The second method for spiritual advancement is to sever relationships which lead us to a life of harmful practices and pleasures and, instead, replace these attachments with associations which increase our love for Allah. The Arabic word in the verse of the Qur’an under discussion is مُّتَصَدِّعًا which has the connotation of splitting and separating. The Promised Messiah (as), while explaining the importance of good company said that ‘…man is gifted with the power to absorb the light that others radiate.’[12] We are fortunate, as Ahmadi Muslims, to have the bond and guidance of Khilafat (Divine Successorship). Our Khalifa (Caliph) provides constant guidance for us which helps us navigate the contemporary challenges. Through the many channels of communication available now, we can infuse an environment of spiritual health into our homes.

In his Friday Sermon delivered on 20th May 2011, the Caliph, His Holiness, Hazrat Mirza Masroor Ahmad (aba) explained one meaning of the Qur’anic instruction ‘….and be with the truthful.’[13] indicating that today, an effective instrument for keeping pious company is reading the books of the Promised Messiah (as).[14] We should devise a reading plan, allowing ourselves time and space for ample reflection, note-taking, praying to Allah to open our hearts to the guidance described. This is what the Holy Prophet (sa) was alluding to when he foretold that in his second advent, Jesus, son of Mary (as) will distribute wealth until no one will accept it.[15]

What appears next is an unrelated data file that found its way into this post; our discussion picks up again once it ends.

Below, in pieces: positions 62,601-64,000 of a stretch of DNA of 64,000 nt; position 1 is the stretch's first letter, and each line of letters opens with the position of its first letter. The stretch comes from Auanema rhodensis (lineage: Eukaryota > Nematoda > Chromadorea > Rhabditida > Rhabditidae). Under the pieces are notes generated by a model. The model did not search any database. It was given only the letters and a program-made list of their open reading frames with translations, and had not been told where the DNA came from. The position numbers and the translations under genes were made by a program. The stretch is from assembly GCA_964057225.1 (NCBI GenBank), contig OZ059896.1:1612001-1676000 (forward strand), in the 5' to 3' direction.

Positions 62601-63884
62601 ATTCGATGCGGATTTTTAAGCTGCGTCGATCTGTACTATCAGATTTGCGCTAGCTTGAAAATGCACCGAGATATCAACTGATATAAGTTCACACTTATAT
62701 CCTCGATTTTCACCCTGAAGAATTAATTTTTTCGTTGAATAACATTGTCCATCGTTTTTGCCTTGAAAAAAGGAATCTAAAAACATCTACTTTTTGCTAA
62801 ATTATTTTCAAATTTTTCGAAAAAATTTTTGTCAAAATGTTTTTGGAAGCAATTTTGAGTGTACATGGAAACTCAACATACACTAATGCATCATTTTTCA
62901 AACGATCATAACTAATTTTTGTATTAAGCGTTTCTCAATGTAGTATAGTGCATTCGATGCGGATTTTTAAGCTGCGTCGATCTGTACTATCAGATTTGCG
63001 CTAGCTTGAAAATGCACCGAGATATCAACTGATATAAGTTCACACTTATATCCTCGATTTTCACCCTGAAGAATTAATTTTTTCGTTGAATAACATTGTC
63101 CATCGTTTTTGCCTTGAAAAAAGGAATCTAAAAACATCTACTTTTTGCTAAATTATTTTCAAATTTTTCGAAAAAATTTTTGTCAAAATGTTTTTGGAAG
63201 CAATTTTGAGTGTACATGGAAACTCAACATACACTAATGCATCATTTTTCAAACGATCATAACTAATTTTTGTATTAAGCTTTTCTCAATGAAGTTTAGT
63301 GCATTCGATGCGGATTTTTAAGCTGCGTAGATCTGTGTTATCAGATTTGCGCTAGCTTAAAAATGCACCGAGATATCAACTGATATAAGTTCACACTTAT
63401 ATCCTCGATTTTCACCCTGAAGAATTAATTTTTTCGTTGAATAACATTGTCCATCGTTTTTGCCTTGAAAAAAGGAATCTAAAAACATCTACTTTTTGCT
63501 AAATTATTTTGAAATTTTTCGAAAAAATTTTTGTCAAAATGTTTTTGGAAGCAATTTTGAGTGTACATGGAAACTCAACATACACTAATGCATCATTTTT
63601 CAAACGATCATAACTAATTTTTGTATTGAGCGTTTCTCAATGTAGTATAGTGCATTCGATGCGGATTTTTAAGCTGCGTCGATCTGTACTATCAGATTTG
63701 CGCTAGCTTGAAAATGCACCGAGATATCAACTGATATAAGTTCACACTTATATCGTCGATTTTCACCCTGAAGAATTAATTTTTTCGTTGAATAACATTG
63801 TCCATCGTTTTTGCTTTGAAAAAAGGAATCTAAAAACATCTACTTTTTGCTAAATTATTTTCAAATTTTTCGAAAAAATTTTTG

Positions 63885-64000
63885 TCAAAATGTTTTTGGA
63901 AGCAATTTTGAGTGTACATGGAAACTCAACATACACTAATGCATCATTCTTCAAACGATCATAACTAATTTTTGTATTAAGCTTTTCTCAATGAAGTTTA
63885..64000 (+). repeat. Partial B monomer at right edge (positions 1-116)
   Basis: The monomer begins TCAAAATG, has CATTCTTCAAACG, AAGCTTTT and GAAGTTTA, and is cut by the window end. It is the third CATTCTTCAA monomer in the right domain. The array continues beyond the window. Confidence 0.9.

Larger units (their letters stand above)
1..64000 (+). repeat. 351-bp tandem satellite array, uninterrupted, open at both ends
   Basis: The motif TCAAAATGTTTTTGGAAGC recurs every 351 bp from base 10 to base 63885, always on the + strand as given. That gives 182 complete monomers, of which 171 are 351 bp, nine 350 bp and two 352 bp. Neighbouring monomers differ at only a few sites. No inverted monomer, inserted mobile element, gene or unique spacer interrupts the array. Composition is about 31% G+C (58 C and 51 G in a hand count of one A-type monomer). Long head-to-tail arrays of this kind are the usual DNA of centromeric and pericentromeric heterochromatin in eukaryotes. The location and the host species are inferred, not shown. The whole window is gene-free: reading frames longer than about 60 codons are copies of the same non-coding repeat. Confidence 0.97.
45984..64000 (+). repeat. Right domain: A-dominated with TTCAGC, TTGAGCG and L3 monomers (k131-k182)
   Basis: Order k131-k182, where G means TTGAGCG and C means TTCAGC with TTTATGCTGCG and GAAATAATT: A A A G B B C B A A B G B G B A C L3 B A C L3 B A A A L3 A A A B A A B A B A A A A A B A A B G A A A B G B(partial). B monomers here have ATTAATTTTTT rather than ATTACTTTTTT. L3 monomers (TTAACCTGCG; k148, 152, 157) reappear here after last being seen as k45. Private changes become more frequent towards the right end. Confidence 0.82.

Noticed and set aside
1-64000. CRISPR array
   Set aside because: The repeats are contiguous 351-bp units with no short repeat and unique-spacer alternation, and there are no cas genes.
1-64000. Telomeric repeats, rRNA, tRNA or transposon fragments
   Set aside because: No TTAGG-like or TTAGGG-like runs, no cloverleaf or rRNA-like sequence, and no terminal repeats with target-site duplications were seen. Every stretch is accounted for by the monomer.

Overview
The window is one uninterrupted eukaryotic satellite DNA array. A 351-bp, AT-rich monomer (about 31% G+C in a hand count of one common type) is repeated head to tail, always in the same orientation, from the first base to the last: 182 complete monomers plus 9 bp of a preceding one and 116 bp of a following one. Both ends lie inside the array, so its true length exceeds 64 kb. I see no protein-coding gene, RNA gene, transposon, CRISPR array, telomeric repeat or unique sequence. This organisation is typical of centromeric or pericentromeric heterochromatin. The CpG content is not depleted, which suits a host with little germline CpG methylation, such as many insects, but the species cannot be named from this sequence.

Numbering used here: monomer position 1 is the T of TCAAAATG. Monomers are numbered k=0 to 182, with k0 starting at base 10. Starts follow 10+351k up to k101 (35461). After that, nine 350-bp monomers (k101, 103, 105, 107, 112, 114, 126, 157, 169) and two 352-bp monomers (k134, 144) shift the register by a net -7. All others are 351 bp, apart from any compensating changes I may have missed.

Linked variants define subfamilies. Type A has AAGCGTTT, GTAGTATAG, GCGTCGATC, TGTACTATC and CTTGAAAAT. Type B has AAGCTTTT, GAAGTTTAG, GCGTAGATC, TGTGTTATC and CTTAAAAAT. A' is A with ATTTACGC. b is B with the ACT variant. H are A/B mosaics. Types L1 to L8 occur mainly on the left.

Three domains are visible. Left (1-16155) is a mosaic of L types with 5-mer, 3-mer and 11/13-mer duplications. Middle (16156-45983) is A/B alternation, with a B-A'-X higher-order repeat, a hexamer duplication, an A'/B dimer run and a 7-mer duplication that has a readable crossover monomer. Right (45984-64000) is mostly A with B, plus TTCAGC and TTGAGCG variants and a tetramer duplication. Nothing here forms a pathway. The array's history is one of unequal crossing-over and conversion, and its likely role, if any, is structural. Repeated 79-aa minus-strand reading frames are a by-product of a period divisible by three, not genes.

The metaphor of the Qur’an on the mountain offers us an occasion for deep reflection on what effect the Qur’an has on our daily lives. It further warns us of the danger of arrogance and counsels us on the importance of breaking free from harmful links and establishing new relationships that increase our love for and obedience to Allah.

About the Author: Dr Kamrudeen Mohammed is a Consultant Endocrinologist by profession who is currently serving as President of the Scunthorpe chapter of the Ahmadiyya Muslim Community UK.